Published: June 14, 2022
Review by Madelia Hickman Ring, Photos Courtesy Everard Auctions
SAVANNAH, GA. – Everard Auctions and Appraisals presented its Spring Southern Estates auction in two sessions, June 1-2, during which nearly 600 lots spanning multiple categories were offered. With an excess of 80 percent of the lots successfully crossing the block, and more than one quarter surpassing high estimates, the sale achieved a total of $438,127.
When we caught up with Amanda Everard after the sale, she said there had been very active bidding and they were “very happy.”
International bidders were out in force to compete for the sale’s top lot, a painting of an Italian peasant boy after Camille Corot (French Italian, 1796-1875), which is a copy of the original that is at the National Gallery in Washington DC. It came to Everard from a private Savannah estate collection. In the end, it found a new home with an international buyer who was bidding by phone, for $93,750.
The same private Savannah estate collection sold the sale’s second highest lot, a luminous seascape by Francis Augustus Silva (American, 1835-1886) that sailed to $12,500 from a phone bidder. Titled “Early Morning Sailing,” the 11½-by-19½-inch oil on canvas had been purchased from a 2007 auction at James Julia, where it achieved $47,150. Everard said it sold to a phone bidder, for $12,500.
Another work from the Savannah private estate collection was a dark still life of a pumpkin painted in oil on canvas by Antoine Vollon (French, 1833-1900) that had a provenance that included the 1900 Exposition Universelle in Paris, the collection of M. Norbert Pain, and a 2001 sale at Sotheby’s New York. The 46¼-by-56-inch painting had been restored but was in its original giltwood frame that had some losses. Despite this it exceeded expectations and sold to an online buyer for $8,320.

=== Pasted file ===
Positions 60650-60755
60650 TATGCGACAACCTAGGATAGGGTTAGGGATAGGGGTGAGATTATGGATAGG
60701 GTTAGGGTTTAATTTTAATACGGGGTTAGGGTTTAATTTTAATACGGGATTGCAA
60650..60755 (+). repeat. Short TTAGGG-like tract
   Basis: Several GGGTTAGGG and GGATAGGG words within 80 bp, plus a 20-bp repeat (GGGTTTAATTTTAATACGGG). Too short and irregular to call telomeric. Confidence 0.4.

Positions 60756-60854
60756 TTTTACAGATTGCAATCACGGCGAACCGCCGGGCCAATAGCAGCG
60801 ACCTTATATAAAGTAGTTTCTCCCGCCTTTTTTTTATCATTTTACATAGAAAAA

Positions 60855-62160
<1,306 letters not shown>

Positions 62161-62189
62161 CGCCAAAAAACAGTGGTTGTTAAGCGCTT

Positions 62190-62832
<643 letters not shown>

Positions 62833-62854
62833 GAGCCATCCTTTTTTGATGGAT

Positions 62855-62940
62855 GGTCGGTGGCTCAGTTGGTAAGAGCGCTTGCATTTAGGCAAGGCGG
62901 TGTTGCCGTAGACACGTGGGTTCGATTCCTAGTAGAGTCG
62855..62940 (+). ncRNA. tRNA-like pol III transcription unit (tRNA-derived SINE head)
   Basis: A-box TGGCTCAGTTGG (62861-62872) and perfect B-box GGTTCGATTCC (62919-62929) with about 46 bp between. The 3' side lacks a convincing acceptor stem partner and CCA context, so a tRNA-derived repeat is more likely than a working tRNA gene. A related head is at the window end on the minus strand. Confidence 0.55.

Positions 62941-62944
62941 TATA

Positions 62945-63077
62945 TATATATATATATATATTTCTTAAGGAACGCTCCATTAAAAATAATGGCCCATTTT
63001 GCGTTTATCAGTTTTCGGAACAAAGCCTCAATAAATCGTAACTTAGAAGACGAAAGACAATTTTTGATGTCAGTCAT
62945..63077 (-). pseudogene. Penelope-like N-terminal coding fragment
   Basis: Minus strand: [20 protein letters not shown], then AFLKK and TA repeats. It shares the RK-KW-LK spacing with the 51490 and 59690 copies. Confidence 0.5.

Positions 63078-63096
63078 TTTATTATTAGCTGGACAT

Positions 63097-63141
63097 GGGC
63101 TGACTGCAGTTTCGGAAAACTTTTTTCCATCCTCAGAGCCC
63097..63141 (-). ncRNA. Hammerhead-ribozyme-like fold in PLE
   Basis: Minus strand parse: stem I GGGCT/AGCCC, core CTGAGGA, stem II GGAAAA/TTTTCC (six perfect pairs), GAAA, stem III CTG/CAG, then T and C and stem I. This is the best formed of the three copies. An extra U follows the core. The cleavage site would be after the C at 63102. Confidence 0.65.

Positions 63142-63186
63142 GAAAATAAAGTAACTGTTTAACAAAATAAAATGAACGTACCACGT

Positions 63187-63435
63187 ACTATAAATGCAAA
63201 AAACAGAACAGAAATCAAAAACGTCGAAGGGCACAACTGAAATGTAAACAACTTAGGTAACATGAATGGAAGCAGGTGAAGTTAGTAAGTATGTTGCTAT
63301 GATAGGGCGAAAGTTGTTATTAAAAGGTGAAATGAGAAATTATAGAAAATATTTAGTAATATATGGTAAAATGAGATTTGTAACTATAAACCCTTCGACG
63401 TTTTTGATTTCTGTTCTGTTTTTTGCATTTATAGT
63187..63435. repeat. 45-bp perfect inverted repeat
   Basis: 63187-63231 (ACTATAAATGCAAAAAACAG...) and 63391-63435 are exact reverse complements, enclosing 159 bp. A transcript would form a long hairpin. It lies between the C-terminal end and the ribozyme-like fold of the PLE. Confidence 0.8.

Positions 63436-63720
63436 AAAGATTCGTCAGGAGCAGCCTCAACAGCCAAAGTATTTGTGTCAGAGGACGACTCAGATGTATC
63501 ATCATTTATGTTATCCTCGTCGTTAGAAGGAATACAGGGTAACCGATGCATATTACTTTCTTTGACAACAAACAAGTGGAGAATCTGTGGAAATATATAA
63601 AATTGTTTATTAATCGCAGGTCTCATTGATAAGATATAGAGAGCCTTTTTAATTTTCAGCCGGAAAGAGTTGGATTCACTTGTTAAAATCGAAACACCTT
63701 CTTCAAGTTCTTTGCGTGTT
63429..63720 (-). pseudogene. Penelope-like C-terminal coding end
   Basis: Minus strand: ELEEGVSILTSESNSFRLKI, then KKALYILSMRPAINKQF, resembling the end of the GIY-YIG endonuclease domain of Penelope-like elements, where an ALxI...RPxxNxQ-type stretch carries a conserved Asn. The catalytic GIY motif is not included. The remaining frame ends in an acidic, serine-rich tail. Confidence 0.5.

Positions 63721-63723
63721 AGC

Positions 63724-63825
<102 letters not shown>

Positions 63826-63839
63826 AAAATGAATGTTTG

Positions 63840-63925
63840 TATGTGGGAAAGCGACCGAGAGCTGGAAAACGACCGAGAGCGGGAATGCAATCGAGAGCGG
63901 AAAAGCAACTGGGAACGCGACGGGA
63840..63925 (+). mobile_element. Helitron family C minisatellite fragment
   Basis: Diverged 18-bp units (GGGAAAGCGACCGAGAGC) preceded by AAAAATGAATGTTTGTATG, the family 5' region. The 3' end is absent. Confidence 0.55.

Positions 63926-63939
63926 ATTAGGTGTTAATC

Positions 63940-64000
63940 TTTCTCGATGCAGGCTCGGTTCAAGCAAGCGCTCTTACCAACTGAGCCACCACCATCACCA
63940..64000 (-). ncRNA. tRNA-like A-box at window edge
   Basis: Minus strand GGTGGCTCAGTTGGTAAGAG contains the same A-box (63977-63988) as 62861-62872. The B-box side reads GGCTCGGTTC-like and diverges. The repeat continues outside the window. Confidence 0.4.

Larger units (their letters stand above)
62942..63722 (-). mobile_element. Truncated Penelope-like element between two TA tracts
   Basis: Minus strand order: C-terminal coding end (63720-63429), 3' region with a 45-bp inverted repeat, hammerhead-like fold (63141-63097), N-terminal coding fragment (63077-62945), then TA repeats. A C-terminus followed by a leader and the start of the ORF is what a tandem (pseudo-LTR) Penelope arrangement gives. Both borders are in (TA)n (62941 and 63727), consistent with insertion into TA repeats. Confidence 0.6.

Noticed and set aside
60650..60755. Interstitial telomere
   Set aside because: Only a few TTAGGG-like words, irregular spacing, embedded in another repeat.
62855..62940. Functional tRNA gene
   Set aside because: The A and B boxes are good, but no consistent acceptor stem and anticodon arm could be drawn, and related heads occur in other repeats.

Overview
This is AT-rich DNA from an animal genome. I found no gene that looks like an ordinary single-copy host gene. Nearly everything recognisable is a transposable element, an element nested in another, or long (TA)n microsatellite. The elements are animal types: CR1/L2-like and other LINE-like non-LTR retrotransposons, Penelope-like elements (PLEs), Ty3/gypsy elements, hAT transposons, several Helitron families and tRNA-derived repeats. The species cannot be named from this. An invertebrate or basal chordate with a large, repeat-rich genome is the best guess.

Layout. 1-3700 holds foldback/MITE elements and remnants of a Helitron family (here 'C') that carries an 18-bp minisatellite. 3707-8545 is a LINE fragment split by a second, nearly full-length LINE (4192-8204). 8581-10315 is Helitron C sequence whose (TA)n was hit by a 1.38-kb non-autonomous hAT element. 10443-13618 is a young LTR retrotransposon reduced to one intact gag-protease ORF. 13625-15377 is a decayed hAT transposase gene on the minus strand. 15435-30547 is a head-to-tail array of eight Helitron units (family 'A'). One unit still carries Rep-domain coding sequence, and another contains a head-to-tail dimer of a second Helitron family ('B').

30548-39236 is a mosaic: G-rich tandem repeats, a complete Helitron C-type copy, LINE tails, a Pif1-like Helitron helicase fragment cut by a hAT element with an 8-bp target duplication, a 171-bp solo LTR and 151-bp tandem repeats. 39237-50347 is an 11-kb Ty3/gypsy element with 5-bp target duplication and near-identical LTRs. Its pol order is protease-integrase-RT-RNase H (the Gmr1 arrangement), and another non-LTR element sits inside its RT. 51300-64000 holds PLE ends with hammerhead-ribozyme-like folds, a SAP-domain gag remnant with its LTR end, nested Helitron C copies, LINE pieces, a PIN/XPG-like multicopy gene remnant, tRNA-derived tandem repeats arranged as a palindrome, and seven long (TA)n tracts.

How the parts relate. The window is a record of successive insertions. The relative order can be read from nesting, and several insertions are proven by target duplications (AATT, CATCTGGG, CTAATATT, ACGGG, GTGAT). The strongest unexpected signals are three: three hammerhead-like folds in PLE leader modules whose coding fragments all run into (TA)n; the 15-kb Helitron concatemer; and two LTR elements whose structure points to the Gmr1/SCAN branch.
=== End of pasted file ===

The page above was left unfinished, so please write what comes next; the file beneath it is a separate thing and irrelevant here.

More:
Nearly 175 lots – spread out over both days of the sale – were from the Savannah estate of Murray C. Perlman, who had been a partner in Savannah Galleries Antiques; Everard was selling Perlman’s personal collection. Some of the top sellers from Perlman’s collection were carpets, including a Heriz carpet that sold to a Canadian buyer for $10,000. Other highlights from Perlman included another Heriz ($5,625) and a view of the Telfair Museum by Myrtle Jones (Georgia, 1913-2007), which attracted a lot of local interest, sold to a buyer in Savannah for $4,375.
Also staying in Savannah is “Picking Cotton” by William Aiken Walker (American, 1838-1921), which brought $11,250. The work had been authenticated to Walker and had previously sold at Brunk Auctions in 2018 and, before that, Doyle Auctions in New York City in 2011.
One of the works Everard thought was particularly interesting was a miniature portrait, done in watercolor on ivory, of Joseph Brammer and attributed to Sarah Biffin (British, 1784-1850). What was particularly interesting about the miniature was that Biffin had been born without hands, arms or feet and learned to paint by holding a brush between her teeth. An inscription on the back of the frame identified both the sitter and the artist; it came to Everard from a private collector in Bluffton, S.C., and sold to an online buyer for $2,688.
Prices quoted include the buyer’s premium as reported by the auction house.
Everard Auctions and Appraisals’ next sale will take place in October and will feature the collection of Savannah dealers and collectors John and Ginger Duncan.
For information, 912-231-1376 or www.everard.com.
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